Ethiopia and Lord of the Rings

July 5, 2015 - 1 minute read

Panorama view at the Fasilides castle

Was Ethiopia the inspiration for Middle-earth in the Lord of the Rings trilogy? That’s what a several writers and LOTR bloggers seem to think. Their theory is based on the fact that so many of the place names on the classic fantasy series by J.R.R. Tolkien are remarkably similar to Ethiopian place names – the fictional Gondor and the real-life Gondar, Rohan and Roha, Harad and Harar, Barad-dûr and Bahir Dar.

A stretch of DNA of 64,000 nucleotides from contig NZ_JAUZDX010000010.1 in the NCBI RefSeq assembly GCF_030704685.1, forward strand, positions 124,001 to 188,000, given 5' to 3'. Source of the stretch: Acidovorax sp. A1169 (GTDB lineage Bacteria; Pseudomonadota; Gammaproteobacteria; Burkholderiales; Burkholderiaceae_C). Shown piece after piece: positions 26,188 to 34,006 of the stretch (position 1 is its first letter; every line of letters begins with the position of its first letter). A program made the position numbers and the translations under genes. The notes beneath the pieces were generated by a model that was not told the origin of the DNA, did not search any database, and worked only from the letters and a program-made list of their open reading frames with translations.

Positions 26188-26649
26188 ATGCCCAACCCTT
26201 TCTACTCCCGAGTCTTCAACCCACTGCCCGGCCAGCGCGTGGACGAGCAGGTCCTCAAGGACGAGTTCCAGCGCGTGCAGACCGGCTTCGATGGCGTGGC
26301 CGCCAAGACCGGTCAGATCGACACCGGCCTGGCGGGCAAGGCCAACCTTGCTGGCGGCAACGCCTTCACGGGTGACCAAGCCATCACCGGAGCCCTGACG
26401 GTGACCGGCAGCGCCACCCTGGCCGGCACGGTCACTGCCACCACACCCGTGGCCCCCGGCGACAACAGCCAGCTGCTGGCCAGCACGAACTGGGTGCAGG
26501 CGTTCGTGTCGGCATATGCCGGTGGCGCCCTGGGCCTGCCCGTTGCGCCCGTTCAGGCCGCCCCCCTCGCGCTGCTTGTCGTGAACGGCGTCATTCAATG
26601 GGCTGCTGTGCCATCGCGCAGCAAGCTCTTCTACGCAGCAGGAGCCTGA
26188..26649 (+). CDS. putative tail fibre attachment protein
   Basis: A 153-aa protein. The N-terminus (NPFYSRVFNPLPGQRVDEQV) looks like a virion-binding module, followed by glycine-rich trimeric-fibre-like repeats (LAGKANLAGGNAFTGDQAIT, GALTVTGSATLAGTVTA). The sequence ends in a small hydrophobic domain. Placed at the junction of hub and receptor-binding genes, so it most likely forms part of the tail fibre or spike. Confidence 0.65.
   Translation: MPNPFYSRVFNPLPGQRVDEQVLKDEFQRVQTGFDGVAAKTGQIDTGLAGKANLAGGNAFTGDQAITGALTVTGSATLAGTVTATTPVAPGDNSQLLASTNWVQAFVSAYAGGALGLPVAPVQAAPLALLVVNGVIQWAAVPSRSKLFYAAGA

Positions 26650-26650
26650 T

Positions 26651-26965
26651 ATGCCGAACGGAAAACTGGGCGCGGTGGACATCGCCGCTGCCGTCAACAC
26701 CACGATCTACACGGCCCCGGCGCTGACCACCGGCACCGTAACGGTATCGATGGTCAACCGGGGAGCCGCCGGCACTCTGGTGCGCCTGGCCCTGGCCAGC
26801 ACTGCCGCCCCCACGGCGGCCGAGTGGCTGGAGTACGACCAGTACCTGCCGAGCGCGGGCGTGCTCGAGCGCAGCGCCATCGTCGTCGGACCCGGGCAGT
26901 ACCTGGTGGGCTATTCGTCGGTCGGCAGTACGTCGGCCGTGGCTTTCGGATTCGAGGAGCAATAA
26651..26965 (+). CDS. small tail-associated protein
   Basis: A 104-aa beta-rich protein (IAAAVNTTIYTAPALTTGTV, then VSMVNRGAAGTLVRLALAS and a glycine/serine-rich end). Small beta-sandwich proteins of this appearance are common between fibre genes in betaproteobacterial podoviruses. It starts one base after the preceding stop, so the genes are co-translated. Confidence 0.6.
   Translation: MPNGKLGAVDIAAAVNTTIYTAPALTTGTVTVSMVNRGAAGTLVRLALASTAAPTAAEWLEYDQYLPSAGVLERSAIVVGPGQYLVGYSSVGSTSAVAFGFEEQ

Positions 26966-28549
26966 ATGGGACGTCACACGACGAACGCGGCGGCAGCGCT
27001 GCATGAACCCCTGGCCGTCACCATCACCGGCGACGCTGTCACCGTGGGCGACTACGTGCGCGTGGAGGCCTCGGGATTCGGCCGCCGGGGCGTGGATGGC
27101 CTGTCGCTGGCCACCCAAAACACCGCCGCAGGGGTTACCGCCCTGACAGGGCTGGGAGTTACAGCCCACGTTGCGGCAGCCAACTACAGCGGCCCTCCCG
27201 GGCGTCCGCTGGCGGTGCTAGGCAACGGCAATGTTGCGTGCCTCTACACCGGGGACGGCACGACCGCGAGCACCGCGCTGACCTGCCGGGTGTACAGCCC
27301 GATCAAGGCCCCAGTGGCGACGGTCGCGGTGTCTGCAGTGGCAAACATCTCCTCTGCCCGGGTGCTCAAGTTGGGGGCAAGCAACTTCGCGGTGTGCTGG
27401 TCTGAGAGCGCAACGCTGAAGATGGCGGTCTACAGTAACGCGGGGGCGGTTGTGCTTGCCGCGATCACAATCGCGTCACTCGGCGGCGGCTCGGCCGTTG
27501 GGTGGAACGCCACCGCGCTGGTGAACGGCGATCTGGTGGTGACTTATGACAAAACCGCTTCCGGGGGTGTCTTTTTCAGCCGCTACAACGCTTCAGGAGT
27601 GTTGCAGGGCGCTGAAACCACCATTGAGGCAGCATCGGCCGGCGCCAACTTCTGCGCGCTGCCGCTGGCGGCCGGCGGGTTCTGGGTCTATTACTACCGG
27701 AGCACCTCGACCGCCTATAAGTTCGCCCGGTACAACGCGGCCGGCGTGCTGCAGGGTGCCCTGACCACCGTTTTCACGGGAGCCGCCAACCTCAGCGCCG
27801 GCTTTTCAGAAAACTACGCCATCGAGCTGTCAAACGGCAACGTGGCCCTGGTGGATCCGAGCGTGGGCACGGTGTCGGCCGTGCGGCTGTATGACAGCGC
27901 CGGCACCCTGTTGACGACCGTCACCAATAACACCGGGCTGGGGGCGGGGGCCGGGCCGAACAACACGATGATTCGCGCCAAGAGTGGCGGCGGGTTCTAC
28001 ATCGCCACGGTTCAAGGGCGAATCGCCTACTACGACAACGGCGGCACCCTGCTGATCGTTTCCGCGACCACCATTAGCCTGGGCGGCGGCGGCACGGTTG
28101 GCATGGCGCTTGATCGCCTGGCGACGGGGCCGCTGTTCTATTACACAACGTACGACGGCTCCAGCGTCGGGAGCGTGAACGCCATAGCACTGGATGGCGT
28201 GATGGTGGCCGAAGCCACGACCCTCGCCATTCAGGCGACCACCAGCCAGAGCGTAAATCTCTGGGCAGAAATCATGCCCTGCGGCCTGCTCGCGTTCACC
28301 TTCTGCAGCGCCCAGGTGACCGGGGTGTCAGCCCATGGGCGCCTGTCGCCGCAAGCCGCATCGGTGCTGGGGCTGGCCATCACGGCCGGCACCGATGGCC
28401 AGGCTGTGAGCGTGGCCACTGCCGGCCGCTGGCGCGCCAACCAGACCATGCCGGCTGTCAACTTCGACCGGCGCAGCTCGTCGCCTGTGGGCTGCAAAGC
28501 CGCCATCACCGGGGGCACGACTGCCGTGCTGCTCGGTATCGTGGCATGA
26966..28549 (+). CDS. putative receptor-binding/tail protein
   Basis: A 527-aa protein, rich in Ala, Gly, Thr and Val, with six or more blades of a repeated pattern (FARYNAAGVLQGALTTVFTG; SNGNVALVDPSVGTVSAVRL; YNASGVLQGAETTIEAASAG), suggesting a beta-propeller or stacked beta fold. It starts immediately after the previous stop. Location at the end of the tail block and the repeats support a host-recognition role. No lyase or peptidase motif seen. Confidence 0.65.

Although Tolkien never visited Ethiopia, other facts bolsters the theory that at least some of LOTR was inspired by the Horn of Africa. For one thing, Tolkien was a native African – born in Bloemfontein in South Africa’s Orange Free State in 1892. And he began writing the first book shortly after Italy’s controversial invasion of Ethiopia in 1935. So even though the author lived in England at the time he wrote the books, without doubt Africa was part of his heritage and his psyche.

Read more about the theory in The Real Middle-earth: Discovering the Origin of The Lord of the Rings, a book by Michael Muhling. You can also find discussions about the theory at these links:

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